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Keith Jarrett, Gary Peacock, Jack DeJohnette University Of Michigan- Hill Auditorium Ann Arbor, Michigan September 23, 2000 Back in 1983 when Keith Jarrett made the decision to explore the rich tradition of contemporary standards with musical buddies Gary Peacock and Jack DeJohnette, such reevaluation had become almost mundane in the hands of those with lesser talent. Now almost 20 years later, it’s evident that Jarrett lead the way with an approach that emphasized the transformation of the material via the artist’s own voice and vision. The trio of Jarrett, Peacock, and DeJohnette has become almost iconic in its ability to breath new life into old chestnuts and now that Jarrett’s schedule has become leaner due to his bout with Chronic Fatigue Syndrome, it seems that every note the trio plays takes on a grander significance. One of only five shows scheduled for this fall, the Ann Arbor performance of the Keith Jarrett Standards Trio was a propitious and historic occasion. Staged at the University of Michigan’s Hill Auditorium, an almost capacity crowd gathered for what proved to be a generous and rewarding evening of jazz at its best. Built in 1913, Hill’s 4,163-seat capacity is spread over a spacious mezzanine floor and an upper balcony. Acoustics are simply exquisite and the modest amplification and sound mixing came together to compliment what was as an absolutely flawless presentation. To a massive swell of cheers and clapping, Jarrett, Peacock, and DeJohnette took to the stage for the opening “’Round Midnight.” Reflective and calm, the trio chose to build the intensity slowly. Cole Porter’s “It’s All Right With Me” turned things up just a notch, with DeJohnette’s swing developing along highly resolute musical lines. A ballad performance of “Only the Lonely” provided the midpoint fireworks. If suggesting that “fireworks” can be associated with a ballad seems like almost an oxymoron, consider that even at a slow tempo Jarrett plays with such ardor and intensity that the final result is nothing short of exhilarating. “Autumn Leaves,” taken at a nice clip, provided the first set’s conclusion. Jarrett proved to be effusive once again on a lengthy solo that unfolded with great logic. Peacock’s own walking solo was a heated one to be followed by a lengthy two-chord vamp from Jarrett. This then allowed DeJohnette some space to himself, tapping rims and hitting the bells of his cymbals in a way that made texture seem as important as the rhythmic elements at the core of his solo.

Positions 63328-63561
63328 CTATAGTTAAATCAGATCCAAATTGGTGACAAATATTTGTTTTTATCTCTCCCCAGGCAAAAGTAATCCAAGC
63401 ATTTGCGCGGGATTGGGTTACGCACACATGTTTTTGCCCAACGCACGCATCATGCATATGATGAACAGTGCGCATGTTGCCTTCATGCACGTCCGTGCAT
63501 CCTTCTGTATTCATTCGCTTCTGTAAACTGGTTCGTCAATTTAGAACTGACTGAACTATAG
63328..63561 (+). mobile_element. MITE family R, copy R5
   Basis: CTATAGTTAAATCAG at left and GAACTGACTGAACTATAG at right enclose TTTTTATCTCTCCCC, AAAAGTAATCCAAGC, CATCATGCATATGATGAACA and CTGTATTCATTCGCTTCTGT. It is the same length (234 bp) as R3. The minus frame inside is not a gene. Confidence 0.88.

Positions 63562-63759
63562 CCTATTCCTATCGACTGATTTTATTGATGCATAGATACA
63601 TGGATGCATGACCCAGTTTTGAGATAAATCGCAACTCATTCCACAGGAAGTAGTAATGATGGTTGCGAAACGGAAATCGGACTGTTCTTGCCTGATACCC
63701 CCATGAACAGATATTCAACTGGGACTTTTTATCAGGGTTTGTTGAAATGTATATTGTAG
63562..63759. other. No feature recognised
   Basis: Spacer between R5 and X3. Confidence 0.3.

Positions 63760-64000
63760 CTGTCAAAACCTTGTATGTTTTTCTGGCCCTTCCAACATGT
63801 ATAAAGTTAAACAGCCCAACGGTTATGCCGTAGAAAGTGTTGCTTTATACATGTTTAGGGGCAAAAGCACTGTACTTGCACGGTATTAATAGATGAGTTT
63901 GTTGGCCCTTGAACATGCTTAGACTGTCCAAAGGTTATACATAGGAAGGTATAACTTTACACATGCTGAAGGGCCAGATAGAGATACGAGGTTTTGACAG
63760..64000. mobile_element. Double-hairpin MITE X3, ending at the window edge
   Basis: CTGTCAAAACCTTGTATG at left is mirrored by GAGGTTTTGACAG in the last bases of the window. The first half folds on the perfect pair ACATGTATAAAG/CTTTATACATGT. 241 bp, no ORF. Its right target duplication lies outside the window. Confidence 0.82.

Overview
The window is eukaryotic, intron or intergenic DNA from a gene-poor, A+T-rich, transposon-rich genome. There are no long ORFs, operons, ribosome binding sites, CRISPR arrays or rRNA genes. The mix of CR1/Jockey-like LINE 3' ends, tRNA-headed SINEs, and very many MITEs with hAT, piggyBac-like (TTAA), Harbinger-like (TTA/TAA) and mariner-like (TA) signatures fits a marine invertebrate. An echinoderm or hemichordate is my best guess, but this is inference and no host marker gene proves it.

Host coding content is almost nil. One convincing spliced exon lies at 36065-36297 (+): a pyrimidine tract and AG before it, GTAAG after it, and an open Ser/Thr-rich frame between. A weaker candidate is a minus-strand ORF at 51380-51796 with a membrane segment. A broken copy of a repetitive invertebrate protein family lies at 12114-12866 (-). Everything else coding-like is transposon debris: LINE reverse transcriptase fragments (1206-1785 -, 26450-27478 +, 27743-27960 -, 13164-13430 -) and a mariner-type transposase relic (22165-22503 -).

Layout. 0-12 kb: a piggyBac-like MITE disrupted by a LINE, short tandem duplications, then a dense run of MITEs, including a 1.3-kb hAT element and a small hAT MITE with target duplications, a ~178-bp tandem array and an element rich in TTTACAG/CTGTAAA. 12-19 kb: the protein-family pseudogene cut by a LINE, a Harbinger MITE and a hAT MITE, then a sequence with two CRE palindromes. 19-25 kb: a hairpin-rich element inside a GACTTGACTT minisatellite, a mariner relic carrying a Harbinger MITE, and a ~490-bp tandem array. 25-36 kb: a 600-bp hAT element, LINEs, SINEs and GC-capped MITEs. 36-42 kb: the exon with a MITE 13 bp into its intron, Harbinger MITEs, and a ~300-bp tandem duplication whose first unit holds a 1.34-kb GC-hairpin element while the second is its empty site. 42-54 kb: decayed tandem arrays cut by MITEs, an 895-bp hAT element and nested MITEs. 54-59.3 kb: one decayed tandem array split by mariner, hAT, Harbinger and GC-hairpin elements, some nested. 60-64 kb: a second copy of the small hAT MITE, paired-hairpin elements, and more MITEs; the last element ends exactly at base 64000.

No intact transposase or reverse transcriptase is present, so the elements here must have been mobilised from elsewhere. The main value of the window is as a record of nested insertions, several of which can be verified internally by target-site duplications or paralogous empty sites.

The first set clocked in at about an hour before finding the threesome leaving the stage for intermission. About half an hour later the trio returned for an even lengthier set that would go on to included two encores. What makes Jarrett such a master is his ability to speak in any number of stylistic voices (classical, jazz, stride, etc.) while retaining his own individualism. This was ever so apparent on the opening “Basin Street Blues,” with Jarrett in his best stride mode. The dynamics between loud and soft passages were utilized to great effect here, with the trio managing to shift from a whisper to a loud roar simultaneously and flawlessly. “Now’s the Time” then provided another taste of be-bop before giving way to “Chandra,” a lush ballad that was punctuated ever so succulently by DeJohnette’s hi-hat splashes and use of drumsticks on the flat edge of the cymbals. A very lengthy “Green Dolphin Street” was up next and Jarrett really outdid himself in a flashy solo spot that pulled out all the stops. Jagged lines intersected with brash punctuations, all the while building in intensity. Trading fours with Jack, Keith brought things to a rousing conclusion that in turn brought the audience to their feet.
Two encores were the result of this groundswell of support, a glowing rendition of “When I Fall in Love” and then a clever turn at “Poinciana,” with Jack providing the rumba a la Vernel Fournier to compliment Keith’s minimalist take on Ahmad Jamal (it’s interesting to note that on Jarrett’s new ECM release the same two cuts constitute the end of the concert but in different order). Another standing ovation and round of cheer brought the transcendent evening to its close. Throughout, it was apparent that Jarrett has lost none of his powers and we can only hope that the trio continues to wield its magical authority for many more years to come.
I love jazz because anything is possible; it has few rules and the best jazz breaks those ones. I prefer free improv because it doesn't really have any rules at all.
I was first exposed to jazz in my teens (in the late sixties).
The first jazz record I bought was Filles de Kilimanjaro by Miles Davis, shortly followed by Extrapolation by John McLaughlin.
My advice to new listeners is to listen as widely as possible and not to make snap judgments--stick with it.